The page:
The quality of the automats' coffee was legendary, it was brewed fresh every 20 minutes, and it cost just a nickel. A huge slab of pie went for 15 cents.

The end of an era

During the 1950s, more and more Americans moved out to the suburbs, and the automats became almost empty during dinner time. During the 1970s, food prices rose, which meant that more coins were needed to unlock the magic cubicle doors, at a time before bill acceptors were common. Instead of going to the automat, customers flocked to fast-food restaurants which offered more payment options.

New York City's last Horn & Hardart automat, located at Third Avenue and 42nd Street, closed in 1991, and the company sold most of their locations to Burger King franchisees. Today, all that is left of Horn & Hardart is a 35-foot-long section of food cubicles from the first automat, which is in storage at the Smithsonian National Museum of American History in Washington D.C.

The resurrection of the automat

In 2006, a company called Bamn! opened a new automat in the East Village of New York City, however, it closed by 2009. In 2015, a San Francisco company called Eatsa opened six automated restaurants in California, New York, and the District of Columbia. The restaurants featured ordering on an iPad, and every dish on its menu featured trendy quinoa.

Bamn! automat
Bamn! automat Source: Nricardo/Wikimedia Commons

By July 2019, all of Eatsa's restaurants had closed, but the company went on to rebrand itself as Brightloom, and it partnered with Starbucks. Today, Brightloom sells automation technology, including ordering software, kiosks, and mobile apps, to restaurants.

A company spokesperson wrote, "Brightloom will license aspects of the coffee company’s [Starbuck's] technology surrounding mobile ordering and rewards, offering a version of them on its own hardware and mobile platforms for other food companies to use."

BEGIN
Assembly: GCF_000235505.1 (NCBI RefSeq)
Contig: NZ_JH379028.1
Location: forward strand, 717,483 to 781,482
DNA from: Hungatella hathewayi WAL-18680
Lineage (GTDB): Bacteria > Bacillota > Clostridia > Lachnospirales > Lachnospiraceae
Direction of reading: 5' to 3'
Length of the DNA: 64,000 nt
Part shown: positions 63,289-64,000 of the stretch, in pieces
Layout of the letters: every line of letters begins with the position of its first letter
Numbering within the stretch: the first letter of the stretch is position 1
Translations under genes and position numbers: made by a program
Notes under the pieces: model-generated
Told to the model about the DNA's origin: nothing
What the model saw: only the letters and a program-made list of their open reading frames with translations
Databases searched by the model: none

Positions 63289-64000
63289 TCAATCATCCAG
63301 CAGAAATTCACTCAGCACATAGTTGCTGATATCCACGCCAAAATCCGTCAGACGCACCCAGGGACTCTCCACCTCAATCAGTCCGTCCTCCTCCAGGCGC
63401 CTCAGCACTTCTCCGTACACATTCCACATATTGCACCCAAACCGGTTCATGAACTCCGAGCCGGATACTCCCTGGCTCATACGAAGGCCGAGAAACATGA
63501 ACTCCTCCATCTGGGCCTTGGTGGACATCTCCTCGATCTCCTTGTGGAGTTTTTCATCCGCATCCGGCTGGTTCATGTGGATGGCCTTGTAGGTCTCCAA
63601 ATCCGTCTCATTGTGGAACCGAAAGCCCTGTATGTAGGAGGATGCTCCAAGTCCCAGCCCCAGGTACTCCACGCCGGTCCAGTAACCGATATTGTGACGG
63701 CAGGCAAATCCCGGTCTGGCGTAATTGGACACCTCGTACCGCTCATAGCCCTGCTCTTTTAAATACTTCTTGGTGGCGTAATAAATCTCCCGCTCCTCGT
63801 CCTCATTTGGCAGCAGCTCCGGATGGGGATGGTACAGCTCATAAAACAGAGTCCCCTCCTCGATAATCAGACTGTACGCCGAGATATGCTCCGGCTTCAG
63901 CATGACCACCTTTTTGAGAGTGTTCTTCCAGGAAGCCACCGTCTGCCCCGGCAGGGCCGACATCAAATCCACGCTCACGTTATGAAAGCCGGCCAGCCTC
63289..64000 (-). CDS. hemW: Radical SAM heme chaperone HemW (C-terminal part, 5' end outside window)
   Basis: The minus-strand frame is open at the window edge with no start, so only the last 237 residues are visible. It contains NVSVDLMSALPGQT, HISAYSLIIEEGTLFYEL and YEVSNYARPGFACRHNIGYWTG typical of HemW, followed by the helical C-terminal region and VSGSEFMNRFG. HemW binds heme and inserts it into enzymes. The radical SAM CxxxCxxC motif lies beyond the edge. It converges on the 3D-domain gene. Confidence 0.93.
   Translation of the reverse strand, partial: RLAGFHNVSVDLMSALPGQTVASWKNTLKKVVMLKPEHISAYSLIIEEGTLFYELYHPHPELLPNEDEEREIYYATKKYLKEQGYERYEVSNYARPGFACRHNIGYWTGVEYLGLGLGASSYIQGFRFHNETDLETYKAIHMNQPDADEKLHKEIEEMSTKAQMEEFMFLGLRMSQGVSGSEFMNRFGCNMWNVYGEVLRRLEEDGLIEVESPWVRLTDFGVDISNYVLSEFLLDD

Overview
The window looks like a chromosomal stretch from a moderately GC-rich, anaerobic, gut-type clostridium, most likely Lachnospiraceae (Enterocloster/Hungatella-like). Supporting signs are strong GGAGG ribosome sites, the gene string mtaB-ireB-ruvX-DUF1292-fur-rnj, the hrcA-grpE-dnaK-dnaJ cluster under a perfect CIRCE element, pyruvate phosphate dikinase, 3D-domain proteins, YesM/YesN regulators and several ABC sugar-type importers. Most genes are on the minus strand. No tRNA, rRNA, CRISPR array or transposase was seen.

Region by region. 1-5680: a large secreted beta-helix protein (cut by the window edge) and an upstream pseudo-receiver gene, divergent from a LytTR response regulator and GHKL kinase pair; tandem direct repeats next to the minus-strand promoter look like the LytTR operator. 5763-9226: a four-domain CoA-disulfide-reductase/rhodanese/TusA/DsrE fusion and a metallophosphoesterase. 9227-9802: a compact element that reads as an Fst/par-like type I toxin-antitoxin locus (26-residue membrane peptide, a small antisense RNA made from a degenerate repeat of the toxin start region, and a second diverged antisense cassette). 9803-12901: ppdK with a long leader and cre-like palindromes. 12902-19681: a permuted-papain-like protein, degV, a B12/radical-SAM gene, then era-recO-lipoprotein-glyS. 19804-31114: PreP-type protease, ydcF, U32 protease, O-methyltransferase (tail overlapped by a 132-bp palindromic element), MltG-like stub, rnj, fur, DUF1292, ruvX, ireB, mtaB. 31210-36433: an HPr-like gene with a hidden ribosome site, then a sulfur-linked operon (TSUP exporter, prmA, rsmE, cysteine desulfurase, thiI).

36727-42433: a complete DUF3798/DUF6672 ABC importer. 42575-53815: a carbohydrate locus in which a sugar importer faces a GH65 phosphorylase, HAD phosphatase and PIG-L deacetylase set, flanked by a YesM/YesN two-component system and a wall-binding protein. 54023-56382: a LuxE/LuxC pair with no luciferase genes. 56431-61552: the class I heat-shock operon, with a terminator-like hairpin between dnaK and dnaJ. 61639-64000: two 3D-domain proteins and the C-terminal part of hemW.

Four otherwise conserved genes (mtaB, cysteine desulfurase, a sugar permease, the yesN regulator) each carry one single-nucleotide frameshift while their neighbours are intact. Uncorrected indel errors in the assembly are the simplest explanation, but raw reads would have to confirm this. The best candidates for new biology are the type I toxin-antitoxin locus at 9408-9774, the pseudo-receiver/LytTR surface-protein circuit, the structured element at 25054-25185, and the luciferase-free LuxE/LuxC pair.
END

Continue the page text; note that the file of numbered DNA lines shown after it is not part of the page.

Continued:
Smullers automat
Smullers automat Source: Willem90/Wikimedia Commons

In the Netherlands, the automat never went out of favor. The Dutch automatiek offers a variety of food, including frikandellen (a sort of minced meat hot dog) and croquettes, hamburgers, and sandwiches. The most well-known automatiek company is FEBO (pronounced fay-boh), which began opening automats in the Netherlands during the 1960s.

FEBO director Dennis de Borst attributed the restaurant's success to the fact that "The Dutch are always on the move and often in a hurry," leading to "the Dutch snack culture," which Borst described as being characterized by "three basic elements: fast, accessible, and affordable." FEBO is famous for being open 24 hours a day, making it especially popular with the late-night crowd.

Automats on trains

In 1954, the first automats on passenger trains were introduced on the Pennsylvania Railroad's routes between New York City and Washington, DC. In 1962, automats appeared on the Cambrian Coast Express, run by the UK's Great Western Railway, and also in 1962, the U.S.'s Southern Pacific Railroad introduced automat cars on its Coast Daylight and Sunset Limited trains.

In 1985, Amtrak converted four of its buffet cars to automats, with the last one being in 2001 on the Lake Country Limited. Switzerland's Bodensee–Toggenburg Bahn introduced automat cars in 1987.

A future for automats

Today, the COVID pandemic has reignited interest in automats, which allow customers to access food without having to interact with restaurant staff. A new automat, Automat Kitchen, opened in Jersey City, New Jersey in early 2021. It features comfort food such as pastrami sandwiches and chicken-and-dumplings pot pie. Another automat, the Brooklyn Dumpling Shop, recently opened in New York City.